Japanese pop group SMAP members and the honoured guest, Chiling Lin (3rd, R), perform onstage at SMAP' s first-ever overseas concert in Beijing, capital of China, Sept. 16, 2011. [Photo/Xinhua]
Japanese pop group SMAP on Friday night staged their first overseas concert, and they chose to perform for their Chinese fans in Beijing.
As the five-member, all-male group appeared on the stage of the 70,000-seat Beijing Workers Stadium, streams of yelling burst out in the drizzling night.
Many fans waving fans, on which names of their idols are printed, came a long way to join the pageant.
"I am so thrilled by the performance for I have adored SMAP since 1993," said Rebecca Chan, who traveled from Hong Kong to Beijing for the concert. She said she considered it her best chance to see idols.
"It costs much more to fly to Japan, and SMAP had never performed in Hong Kong," Chan said.
The Japanese idol group has been active for nearly 20 years after the release of their first CD in 1991, and are among the most famous Japanese artists in China.
Under the theme "Come on, Japan. Thank you, China. Asia is a united home," the performance is an expression of gratitude for China's assistance after the 9.0-magnitude earthquake and ensuing tsunami hit Japan on March 11, according to Kimura Takuya, a SMAP member.
"Thank you, China. Thank you all for offering hands in the Japan earthquake that occurred on March 11," Kimura Takuya said during the performance, standing still on the stage amid wafting music with video clips of the disaster appearing on a giant screen.
Among excited Chinese audience, most in their 30s, a group of Japanese fans dressed in Kimono or T-shirt with SMAP portrait were also seen in the stadium.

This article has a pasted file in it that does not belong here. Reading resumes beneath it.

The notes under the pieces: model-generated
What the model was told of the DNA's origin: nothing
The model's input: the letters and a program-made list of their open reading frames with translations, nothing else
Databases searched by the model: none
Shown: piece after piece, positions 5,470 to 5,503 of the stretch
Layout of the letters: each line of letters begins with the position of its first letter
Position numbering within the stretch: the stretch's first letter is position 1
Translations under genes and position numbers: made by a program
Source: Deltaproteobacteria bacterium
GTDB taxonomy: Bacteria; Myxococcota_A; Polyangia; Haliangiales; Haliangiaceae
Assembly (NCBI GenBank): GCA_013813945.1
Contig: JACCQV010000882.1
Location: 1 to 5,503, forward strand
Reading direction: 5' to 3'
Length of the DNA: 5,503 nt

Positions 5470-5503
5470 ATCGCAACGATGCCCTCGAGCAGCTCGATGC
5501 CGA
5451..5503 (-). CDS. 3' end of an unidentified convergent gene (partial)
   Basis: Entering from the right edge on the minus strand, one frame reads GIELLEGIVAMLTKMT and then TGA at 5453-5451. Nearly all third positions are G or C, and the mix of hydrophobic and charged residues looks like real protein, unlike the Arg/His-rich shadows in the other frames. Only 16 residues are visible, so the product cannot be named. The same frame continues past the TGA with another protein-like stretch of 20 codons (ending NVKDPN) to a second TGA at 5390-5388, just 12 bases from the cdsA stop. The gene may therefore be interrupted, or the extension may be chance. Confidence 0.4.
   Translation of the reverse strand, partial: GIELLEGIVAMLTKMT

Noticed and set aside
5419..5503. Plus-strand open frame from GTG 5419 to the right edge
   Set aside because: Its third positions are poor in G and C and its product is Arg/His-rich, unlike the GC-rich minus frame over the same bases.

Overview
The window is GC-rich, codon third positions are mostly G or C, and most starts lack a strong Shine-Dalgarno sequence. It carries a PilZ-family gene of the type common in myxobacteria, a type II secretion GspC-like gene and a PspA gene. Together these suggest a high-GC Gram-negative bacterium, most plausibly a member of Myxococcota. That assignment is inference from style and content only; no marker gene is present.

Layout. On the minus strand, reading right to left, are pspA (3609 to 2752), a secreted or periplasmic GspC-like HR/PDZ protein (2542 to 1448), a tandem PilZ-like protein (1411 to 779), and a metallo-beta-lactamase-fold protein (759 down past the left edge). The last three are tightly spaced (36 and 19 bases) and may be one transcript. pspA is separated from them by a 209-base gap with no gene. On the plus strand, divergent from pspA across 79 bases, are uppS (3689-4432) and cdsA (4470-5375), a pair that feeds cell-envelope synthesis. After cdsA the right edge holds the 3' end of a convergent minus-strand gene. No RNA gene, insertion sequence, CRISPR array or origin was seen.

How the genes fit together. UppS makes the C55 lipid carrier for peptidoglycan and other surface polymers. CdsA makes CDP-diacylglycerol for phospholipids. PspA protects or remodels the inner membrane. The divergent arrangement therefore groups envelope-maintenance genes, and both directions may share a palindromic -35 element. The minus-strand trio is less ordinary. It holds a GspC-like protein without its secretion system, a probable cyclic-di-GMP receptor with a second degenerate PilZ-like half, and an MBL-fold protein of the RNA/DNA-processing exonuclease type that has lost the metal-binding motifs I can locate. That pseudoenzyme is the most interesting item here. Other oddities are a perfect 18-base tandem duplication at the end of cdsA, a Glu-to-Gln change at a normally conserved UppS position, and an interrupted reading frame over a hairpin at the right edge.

A 34-year-old Japanese woman, who identified herself as Chako, said she had paid 160,000 yen (2,000 U.S. dollars) for the four-day trip to Beijing just to watch the SMAP concert.
Chako joined Chinese fans to sing in unison SMAP hits like The Only and The One Flower in the World, and Beyond the Night Sky.
Tickets of the show were sold out within days as fans scrambled to see the long-awaited show in China which had been canceled twice last year.
"It was Premier Wen Jiabao's vist to Japan this year that made the event possible," said Tong Shandan, a senior project manager for Asia marketing of China Performing Arts Agency, the organizer of the concert.
During his visit in May, Wen met the SMAP members in Tokyo, who performed a Chinese version of a pop song to encourage victims of natural disasters.
The tour is also part of a series of cultural exchanges between China and Japan to mark the 40th anniversary of diplomatic ties next year, Tong said.
"I am so excited to realize the dream of performing in China. I hope this show will strengthen the friendship between China and Japan," Inagaki Goro, another member of SMAP, said at a press conference Thursday in Beijing.
Zhu Feng, a professor of international relations in Peking University, said despite frictions in China-Japan relations, cultural exchanges should be able to play an increasingly important role in promoting mutual understanding among the people in the two countries.
"Xiexie!" Kimura Takuya said in Chinese after the last song Arigado (meaning Thank you in Japanese). "I will always remember today. I am looking forward to seeing you again."